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We redesigned the project builder! Get the scoop on the whys and hows of one of our biggest product updates to date.
Our old builder has served us (and our users) well. Since 2015, researchers have launched over 32,000 projects on User Interviews using the old builder, so clearly things weren’t all bad.
However, the number of project drafts converting into launched projects declined over the last year, and new researchers were launching fewer draft projects overall. We’re in the business of recruiting and facilitating logistics for *launched* projects, so this was concerning. Were researchers getting stuck? Did the project builder not meet expectations?
We turned to Productboard, our central location for user feedback. Common researcher complaints included poor error handling, the fact that researchers were losing work since the builder didn’t include an autosave function, and the lack of features that our users cared about. There were also clunky bits of the design that just didn’t feel intuitive; researchers often had to ask our project coordination team for help.
Internal considerations included the fact that the builder was an older design that was disjointed from our current project “workspace”, and didn’t match our latest design system. The page layouts made it challenging to add in new features, and testing the performance of different parts of the builder was nearly impossible.
The primary goal of revamping the builder was to construct a new, user-friendly foundation that would allow us to test features, build new features, and evolve with our researcher base.
That meant we were in for a lot of backend work that isn’t particularly exciting on paper, but worth the “tech debt” to create something that gives us flexibility and new capabilities moving forward. On the frontend, we wanted design to reflect our workspace for a more cohesive experience. We told ourselves we’d try to fit in the error handling and autosave fixes, but those were scoped as “nice to haves.” (Spoiler: They made it in!)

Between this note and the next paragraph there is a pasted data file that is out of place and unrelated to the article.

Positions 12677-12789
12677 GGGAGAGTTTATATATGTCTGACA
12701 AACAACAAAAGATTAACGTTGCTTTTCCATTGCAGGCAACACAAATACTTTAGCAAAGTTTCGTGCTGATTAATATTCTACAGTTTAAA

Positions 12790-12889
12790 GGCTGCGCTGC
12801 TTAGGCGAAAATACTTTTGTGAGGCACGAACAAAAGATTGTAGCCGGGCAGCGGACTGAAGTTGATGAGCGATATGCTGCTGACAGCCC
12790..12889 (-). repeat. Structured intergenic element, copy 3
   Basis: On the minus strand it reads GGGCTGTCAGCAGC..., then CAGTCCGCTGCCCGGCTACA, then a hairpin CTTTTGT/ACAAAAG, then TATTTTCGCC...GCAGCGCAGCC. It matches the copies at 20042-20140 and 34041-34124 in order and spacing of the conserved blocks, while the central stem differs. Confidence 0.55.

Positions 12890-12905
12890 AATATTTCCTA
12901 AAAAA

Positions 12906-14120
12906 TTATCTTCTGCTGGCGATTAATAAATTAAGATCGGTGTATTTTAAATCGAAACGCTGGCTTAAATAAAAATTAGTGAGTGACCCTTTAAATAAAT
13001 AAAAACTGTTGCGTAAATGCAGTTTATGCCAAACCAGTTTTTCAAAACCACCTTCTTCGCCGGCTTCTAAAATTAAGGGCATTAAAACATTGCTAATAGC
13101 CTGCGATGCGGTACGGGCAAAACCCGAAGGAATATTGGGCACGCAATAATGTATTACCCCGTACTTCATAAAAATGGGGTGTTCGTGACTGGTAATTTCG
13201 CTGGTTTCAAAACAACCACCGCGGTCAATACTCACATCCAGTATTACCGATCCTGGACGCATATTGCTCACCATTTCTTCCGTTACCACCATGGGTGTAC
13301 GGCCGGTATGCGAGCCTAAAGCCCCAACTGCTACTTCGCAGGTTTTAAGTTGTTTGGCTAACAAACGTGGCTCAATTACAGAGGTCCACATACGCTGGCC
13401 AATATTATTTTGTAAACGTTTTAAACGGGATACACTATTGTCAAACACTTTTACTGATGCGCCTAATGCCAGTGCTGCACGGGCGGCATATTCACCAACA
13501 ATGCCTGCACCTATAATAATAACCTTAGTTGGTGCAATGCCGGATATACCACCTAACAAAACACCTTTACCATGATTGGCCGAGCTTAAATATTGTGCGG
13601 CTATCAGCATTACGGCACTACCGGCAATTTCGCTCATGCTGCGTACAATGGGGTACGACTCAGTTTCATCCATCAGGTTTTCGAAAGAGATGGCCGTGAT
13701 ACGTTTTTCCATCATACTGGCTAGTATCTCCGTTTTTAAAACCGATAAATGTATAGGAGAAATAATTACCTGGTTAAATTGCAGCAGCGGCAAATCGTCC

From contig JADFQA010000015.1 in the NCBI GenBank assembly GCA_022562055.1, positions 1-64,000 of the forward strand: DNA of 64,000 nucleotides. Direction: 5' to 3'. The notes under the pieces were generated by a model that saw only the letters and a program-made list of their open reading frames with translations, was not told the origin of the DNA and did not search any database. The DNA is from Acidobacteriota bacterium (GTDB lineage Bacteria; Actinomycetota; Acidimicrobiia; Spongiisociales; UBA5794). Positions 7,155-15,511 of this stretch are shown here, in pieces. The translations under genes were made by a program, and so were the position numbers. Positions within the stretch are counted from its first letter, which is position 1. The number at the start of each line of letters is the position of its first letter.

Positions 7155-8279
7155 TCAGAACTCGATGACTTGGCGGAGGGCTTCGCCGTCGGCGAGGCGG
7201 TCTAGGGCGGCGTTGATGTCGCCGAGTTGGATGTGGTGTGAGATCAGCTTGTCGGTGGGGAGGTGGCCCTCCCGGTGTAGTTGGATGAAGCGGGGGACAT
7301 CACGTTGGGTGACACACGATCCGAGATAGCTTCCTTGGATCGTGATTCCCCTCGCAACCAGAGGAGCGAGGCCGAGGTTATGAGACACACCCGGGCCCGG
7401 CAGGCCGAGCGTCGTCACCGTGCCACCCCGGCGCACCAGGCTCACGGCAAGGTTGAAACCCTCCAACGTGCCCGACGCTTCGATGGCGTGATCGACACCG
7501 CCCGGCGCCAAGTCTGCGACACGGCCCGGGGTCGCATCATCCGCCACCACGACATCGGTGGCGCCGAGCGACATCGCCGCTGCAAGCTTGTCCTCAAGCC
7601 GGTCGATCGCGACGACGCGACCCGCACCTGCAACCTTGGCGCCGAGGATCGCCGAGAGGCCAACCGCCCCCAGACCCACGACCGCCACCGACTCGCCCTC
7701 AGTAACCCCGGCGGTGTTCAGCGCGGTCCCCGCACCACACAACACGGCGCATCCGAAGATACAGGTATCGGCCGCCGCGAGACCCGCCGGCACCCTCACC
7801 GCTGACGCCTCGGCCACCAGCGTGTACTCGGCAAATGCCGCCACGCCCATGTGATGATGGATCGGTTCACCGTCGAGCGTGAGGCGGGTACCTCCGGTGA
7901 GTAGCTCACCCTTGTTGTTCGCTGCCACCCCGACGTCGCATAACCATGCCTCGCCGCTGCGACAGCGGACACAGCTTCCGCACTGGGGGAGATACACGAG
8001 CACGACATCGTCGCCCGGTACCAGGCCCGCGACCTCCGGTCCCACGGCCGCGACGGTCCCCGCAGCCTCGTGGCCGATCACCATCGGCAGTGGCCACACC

For the MVP launch, we wanted to make sure the new builder experience didn’t hurt current draft-to-launch time and didn’t cause additional confusion.
Our product designer JoJo kicked things off by doing an audit of our project builder, commenting on areas of confusion or redundancy. He then did discovery research to help inform the user experience and design. He looked at the builder-like experiences of products like Airbnb, Turbotax, Shopify, Indeed, and Gusto, drawing inspiration and noting points of friction.
JoJo presented the team with his initial research, and they huddled for a brainstorm and sketching session to idealize design options. Those designs ended up going in directions—the “wizard”, the “participant view” workspace, and the “checklist”. We’re big fans and believers of user research around here (hopefully no surprise there), so giving users the opportunity to provide feedback throughout our design process was paramount. We showed these initial mockups to a handful of researchers to get their quick take.
The “wizard” won out! That design was a favorite, both among our test group (for its straightforward UI) and with internal stakeholders (for its estimated technical feasibility).
With this direction, JoJo continued designing, giving special attention to information architecture—we were keen to group and present form elements in an intuitive way. For example, in the old builder, there were instances where important features like Double Screening were haphazardly tucked in between sections that had little to do with one another.
To ensure we were being intentional about grouping and placement in the new foundation, the team did a card sort with power users. Interesting learnings included the need to separate session details from participant details, and having certain elements always visible for easy access. The latter inspired our perpetual progress/navigation bar and “Review & Launch” CTA.